So much for “to the victor go the spoils.”  We may have beaten the Germans in World War II, but we won’t be using their insignia any more. 

Even though the use of the infamous “SS” logo by the Marines goes “back to at least the 1980s” according to the Army Times report, Amos [is] sorry for Marine use of Nazi SS Logo

I honestly couldn’t care less that the Marines are using some logo from any notorious organization.  What’s really offensive is GEN Amos suddenly becoming sorry for the use of the logo which he has no doubt known about for a long time.  The Sergeant Major of the Marine Corps, Sgt. Maj. Mike Barrett is even a scout sniper who trained scout snipers! 

Whatever happened to standing-up for your Marines and not letting somebody (or even 31 somebodies) push you around?  I’m offended that the Commandant of the Marine Corps is falling on his sword instead of standing up for his Marines.  Maybe I ought to send a letter to the SECDEF.

“The Corps acknowledged that the inspector general at Pendleton’s I Marine Expeditionary Force was made aware of the “SS” flag photograph in November.”  Yep, I’m sure I MEF just found out about the practise too.   How dumb do they think the GAP (greater American public) is to believe this? 

And 1991 was the first time a woman was assaulted at Tailhook.

Equally incredulous is the innocence proclaimed by the U.S. Army’s 170th Infantry Brigade Combat Team in another Army Times report Combat outpost name sparks controversy.  At least the army has the guts to take a stand even if is seems hastily and conveniently contrived:

The reference was a misspelling of the name of Combat Outpost Arian, situated in Ghazni Province and named for an ancient Persian tribe that once lived in western Afghanistan. . . “Their name means ‘noblemen,’”

I’ll buy that. 

I believe they must be innocent:  our schools don’t teach history, the soldiers can’t spell by their own admission, and probably think Schutzstaffel is a processed meat product served at Oktoberfest.

‘Men who stare at goats’ and other government initiatives

With 76 countries ratifying the United Nations’ Convention on the Prohibition of Military or Any Other Hostile Use of Environmental Modification Techniques, one may wonder just how much the weather can be manipulated by the government (not to mention what else they might be up to).  [George Bush was trying to kill minorities in New Orleans with Hurricane Katrina.  He was just too dumb and hit Mississippi instead–but I digress.]

Adding to the stack of conspiracy theories will soon be this report from www.wired.comAir Force’s Top Brain Wants a ‘Social Radar’ to ‘See Into Hearts and Minds’

The capability analyzes behavior to predict future behavior.  Sounds like high-tech profiling–not necessarily something new.  But with the DoD funding millions on a program to evaluate behavior, who knows what it could become.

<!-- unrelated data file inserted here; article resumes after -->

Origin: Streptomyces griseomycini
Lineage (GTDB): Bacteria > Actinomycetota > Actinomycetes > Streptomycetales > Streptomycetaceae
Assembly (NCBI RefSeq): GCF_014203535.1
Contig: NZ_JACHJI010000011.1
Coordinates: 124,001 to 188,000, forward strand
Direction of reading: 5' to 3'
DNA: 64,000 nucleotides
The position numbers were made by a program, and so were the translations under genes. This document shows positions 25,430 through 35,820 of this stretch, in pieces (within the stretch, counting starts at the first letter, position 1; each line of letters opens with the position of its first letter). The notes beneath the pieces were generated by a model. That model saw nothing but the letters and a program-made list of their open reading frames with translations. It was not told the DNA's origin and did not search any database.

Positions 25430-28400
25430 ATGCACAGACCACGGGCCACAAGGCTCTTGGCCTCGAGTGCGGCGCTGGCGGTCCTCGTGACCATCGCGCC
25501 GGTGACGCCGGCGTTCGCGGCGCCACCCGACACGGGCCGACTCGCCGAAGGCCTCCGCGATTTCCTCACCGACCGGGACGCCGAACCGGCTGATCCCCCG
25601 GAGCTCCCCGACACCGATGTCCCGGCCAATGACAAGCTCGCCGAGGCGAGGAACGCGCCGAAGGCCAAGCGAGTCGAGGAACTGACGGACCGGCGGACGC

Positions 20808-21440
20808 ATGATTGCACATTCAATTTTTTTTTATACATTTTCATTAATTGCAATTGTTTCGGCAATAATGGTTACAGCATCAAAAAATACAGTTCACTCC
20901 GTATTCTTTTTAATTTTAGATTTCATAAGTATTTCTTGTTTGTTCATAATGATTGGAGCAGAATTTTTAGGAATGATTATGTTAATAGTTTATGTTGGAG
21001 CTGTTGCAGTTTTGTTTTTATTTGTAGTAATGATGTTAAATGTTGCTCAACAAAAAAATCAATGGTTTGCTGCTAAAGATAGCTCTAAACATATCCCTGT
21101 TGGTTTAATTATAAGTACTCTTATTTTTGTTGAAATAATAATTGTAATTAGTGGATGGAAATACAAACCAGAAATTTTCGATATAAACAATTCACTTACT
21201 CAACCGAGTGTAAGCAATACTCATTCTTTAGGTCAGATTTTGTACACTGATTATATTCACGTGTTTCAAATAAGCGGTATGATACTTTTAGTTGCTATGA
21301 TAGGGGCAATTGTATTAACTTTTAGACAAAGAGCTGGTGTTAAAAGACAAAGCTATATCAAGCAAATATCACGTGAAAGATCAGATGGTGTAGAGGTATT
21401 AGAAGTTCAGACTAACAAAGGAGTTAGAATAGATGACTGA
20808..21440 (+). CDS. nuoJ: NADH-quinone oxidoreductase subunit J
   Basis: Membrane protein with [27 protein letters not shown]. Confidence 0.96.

I could care less how much anyone watches what I do, but if you start looking at my heart and mind, we have problems.  From the Holy Bible, God states in Jeremiah 17:9, “The heart is deceitful above all things, and desperately wicked: who can know it?”  Apparently, the government is funding an effort to figure it out.  The Bible also declares God as a revealer of secrets in Daniel 2:47, “The king answered unto Daniel, and said, Of a truth it is, that your God is a God of gods, and a Lord of kings, and a revealer of secrets, seeing thou couldest reveal this secret.”  Imagine that–government with a god-complex.

Good news for anyone that ever clicked “liked” on this blog: “’We do better than human estimates, but not by much,’ one Pentagon-funded predictioneer admitted.”

If you’re excited to run-off and joint the New Earth Army, you may still be ahead of your time.

Lactation and world peace linked?

This crazy headline from www.foreignpolicy.com caught my eye:  Clinton:  State drawing down in Afghanistan, building more lactation rooms in Washington.  The caption says it all regarding the State Department priorities. 

The headline wasn’t given a second thought at the time except to thing “more excess government spending.”   However, a very interesting thing caught my eye a couple of weeks later.  Perhaps these lactation rooms have some mystical power that we should have harnessed long ago–the Special Operators are apparently interested in them and planning for them at their facilities too:

Notice the label in the upper right of the site plan

Maybe the reason the Taliban is still mad at us is that we are only building for temporary lactation.  A little obtuse fun at the expense of our Afghan translators–the intended word is “location.”

But seriously–forget lasers, smart bombs, special tactics, and non-lethal weapons–maybe the Secretary of State is really on to something.  Lactation (and literacy centers) may bring the enemy to their knees.